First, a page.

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Society of Mind

4.5 exploitation

Let's look more closely at that episode of Professor Challenger. Apparently, what happened was that my agency for Work exploited Anger to stop Sleep. But why should Work use such a devious trick?

To see why we have to be so indirect, consider some alternatives. If Work could simply turn off Sleep, we'd quickly wear our bodies out. If Work could simply switch Anger on, we'd be fighting all the time. Directness is too dangerous. We'd die.

Extinction would be swift indeed for species that could simply switch off hunger or pain. Instead, there must be checks and balances. We'd never get through one full day if any agency could seize and hold control over all the rest. This must be why our agencies, in order to exploit each other's skills, have to discover such roundabout pathways. All direct connections must have been removed in the course of our evolution.

This must be one reason why we use fantasies: to provide the missing paths. You may not be able to make yourself angry simply by deciding to be angry, but you can still imagine objects or situations that make you angry. In the scenario about Professor Challenger, my agency Work exploited a particular memory to arouse my Anger's tendency to counter Sleep. This is typical of the tricks we use for self-control.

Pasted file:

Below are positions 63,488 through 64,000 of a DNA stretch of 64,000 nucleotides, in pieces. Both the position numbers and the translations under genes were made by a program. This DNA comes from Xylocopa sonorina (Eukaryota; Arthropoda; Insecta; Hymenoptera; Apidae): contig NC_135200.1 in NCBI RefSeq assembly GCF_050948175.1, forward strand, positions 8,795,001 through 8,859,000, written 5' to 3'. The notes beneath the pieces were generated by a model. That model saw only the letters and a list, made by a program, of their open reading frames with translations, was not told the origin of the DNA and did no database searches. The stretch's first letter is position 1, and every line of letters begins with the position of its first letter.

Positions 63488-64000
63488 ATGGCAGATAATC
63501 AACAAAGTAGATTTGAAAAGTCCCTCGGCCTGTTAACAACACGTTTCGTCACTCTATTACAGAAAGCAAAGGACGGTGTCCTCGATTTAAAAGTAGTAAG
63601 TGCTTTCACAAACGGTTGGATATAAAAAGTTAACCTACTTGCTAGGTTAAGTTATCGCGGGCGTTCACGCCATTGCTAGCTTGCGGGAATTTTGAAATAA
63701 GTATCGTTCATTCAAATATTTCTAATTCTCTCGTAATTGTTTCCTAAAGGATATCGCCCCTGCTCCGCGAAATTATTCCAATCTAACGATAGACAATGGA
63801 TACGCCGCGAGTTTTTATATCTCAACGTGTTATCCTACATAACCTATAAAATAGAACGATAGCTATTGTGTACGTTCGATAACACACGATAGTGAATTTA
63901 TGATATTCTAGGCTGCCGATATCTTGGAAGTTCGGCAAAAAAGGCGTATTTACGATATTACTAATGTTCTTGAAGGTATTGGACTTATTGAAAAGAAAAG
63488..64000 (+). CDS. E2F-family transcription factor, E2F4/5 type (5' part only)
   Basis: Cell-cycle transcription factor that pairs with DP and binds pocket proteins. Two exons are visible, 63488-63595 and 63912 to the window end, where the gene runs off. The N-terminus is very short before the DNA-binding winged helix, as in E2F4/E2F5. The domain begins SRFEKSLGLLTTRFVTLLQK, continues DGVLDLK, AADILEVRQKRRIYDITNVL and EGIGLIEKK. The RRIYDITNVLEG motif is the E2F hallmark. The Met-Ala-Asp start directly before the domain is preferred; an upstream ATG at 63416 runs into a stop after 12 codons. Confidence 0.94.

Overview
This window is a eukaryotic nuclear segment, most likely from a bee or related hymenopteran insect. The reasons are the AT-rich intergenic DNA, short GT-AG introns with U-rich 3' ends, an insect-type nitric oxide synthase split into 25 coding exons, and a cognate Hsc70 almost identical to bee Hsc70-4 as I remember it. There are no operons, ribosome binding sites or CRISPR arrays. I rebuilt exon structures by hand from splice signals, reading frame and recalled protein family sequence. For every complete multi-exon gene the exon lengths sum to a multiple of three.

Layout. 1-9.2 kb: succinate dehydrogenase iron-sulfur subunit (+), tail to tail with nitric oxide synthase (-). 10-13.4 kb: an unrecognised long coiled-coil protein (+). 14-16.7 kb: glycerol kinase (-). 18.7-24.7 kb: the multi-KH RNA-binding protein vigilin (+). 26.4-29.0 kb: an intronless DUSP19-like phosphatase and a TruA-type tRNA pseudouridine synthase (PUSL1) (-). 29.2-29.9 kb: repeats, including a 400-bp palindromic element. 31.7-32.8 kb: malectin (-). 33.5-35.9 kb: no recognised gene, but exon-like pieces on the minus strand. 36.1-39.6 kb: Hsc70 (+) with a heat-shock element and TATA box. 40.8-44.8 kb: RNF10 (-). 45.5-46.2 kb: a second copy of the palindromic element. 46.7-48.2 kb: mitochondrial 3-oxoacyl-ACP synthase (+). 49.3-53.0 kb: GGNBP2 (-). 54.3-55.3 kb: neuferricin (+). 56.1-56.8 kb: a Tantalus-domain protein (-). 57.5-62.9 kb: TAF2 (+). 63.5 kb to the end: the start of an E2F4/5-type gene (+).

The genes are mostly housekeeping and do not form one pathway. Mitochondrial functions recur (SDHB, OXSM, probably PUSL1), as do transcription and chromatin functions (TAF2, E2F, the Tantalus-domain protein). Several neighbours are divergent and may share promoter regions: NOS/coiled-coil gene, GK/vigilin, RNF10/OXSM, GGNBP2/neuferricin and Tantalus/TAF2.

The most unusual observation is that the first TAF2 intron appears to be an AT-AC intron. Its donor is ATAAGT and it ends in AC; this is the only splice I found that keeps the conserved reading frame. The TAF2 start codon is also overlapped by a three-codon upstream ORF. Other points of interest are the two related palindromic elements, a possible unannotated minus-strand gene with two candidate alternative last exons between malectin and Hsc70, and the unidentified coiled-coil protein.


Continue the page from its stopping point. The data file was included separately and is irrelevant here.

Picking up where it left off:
Most of our self-control methods proceed unconsciously, but we sometimes resort to conscious schemes in which we offer rewards to ourselves: If I can get this project done, I'll have more time for other things. However, it is not such a simple thing to be able to bribe yourself. To do it successfully, you have to discover which mental incentives will actually work on yourself. This means that you — or rather, your agencies — have to learn something about one another's dispositions. In this respect the schemes we use to influence ourselves don't seem to differ much from those we use to exploit other people — and, similarly, they often fail. When we try to induce ourselves to work by offering ourselves rewards, we don't always keep our bargains; we then proceed to raise the price or even to deceive ourselves, much as one person may try to conceal an unattractive aspect of a bargain from another person.

Human self-control is no simple skill, but an ever-growing world of expertise that reaches into everything we do. Why is it that, in the end, so few of our self-incentive tricks work well? Because, as we have seen, directness is too dangerous. If self-control were easy to obtain, we'd end up accomplishing nothing at all.